COVID-19: Is going green a trend or a real change in the world?
Updated: Apr 28
By Brenda Hobin
Since World Health Organisation declared COVID-19 a pandemic, Pun Hlaing Estate had received more inquiries and requests for private viewings particularly for villas and townhouses.
The shift and change in demand for Pun Hlaing golf estate could be attributed to its masterplan - a low density residential development set on a peninsula between the Hlaing and Pan Hlaing Rivers. Occupying a total land area of 652 acres, the golf estate mainly comprises villas, townhouses and low-rise apartments. The golf estate offers a unique lifestyle for singles, couples, families including multi-generational families. The estate also comes with a wide range of amenities and facilities, from a world-class 18-hole Gary Player designed golf course to a country club. The site is supported by Dulwich International School, Awei Metta golf hotel with Pun Hlaing Silom Hospital situated adjacent to the gated community.
While investing in low density living has been a rising trend in recent years around the world, the trend is picking up momentum in Yangon recently as a result of a pandemic. A flourishing city with a population of over 7m people, it is hard to find a personal haven that offers greenery, serenity and space for the family and kids to grow and develop.
The pandemic has taught us valuable lessons, health is ultimately the most important asset we can have. Green living strengthens the immune system which is required to fight the virus. In a study conducted by the Environmental Health Perspectives, researchers found that “people who live in “greener” areas, with more vegetation around, have a lower risk of mortality. The health benefits are likely thanks to factors such as improved mental health, social engagement and physical activity that come with living near green spaces.”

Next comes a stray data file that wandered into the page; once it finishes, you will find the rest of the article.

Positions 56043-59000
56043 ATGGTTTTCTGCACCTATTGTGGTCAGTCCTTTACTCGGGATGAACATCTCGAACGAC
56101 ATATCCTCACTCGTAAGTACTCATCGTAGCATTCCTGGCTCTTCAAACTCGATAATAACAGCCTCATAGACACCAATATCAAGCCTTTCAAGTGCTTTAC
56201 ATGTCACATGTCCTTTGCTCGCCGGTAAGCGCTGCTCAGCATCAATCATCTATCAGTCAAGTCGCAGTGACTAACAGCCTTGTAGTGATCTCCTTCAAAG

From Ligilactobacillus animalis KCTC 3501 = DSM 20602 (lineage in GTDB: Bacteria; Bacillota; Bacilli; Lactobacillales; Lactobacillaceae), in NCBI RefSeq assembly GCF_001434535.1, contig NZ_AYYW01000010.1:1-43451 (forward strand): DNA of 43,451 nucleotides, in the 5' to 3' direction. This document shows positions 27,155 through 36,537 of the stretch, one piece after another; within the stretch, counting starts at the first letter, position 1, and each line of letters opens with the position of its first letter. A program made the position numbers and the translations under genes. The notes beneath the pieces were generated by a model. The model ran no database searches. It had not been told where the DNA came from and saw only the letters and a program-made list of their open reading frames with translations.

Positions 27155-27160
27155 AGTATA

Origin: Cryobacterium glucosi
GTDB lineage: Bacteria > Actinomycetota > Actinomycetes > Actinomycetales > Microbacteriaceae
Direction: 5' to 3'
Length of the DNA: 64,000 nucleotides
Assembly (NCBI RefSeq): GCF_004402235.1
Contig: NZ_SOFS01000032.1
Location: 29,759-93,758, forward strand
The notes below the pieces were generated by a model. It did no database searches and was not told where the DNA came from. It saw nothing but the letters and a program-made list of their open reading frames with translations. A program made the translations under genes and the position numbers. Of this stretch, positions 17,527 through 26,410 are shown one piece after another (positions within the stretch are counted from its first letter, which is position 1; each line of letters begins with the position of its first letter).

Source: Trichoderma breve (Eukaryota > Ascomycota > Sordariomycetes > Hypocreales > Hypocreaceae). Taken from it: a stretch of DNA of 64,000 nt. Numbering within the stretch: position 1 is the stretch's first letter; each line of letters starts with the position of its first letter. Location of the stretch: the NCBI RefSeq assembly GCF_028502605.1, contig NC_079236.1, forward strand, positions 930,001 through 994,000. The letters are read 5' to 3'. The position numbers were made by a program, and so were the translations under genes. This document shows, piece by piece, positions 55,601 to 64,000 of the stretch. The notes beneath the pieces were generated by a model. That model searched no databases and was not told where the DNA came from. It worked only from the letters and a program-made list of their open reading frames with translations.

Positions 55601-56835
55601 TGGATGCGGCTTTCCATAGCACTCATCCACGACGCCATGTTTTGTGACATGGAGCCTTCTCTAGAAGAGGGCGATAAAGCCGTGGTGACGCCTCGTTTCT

The researchers found that people living in the greenest places — that is, people who had the most vegetation within 800 feet of their homes — had a 12% lower rate of mortality from any non-accidental cause than people living in the least green places. Specifically, they found that the relationship was strongest for deaths related to respiratory disease, cancer and kidney disease. These results were the same regardless of the participants’ income, weight or smoking status and also did not significantly change between urban and suburban locations.
This is all in line with the ways previous research has suggested greenness can affect health. Places with more vegetation are generally thought to be less polluted, and the presence of vegetation, itself, can help keep air cleaner. And green spaces like parks can help encourage people to get outside, exercise and engage with other people — all factors that can improve overall health. The effects on mental health may be somewhat less straightforward, but nonetheless important, as this study suggested.
A low-density real estate normally has higher upfront costs in comparison to high density living. With fewer people per square area, residents will have enough space for themselves, their loved ones and their belongings. A gated community also implement strict entry into the estate such as temperature screening, giving residents and owners an added sense of security.
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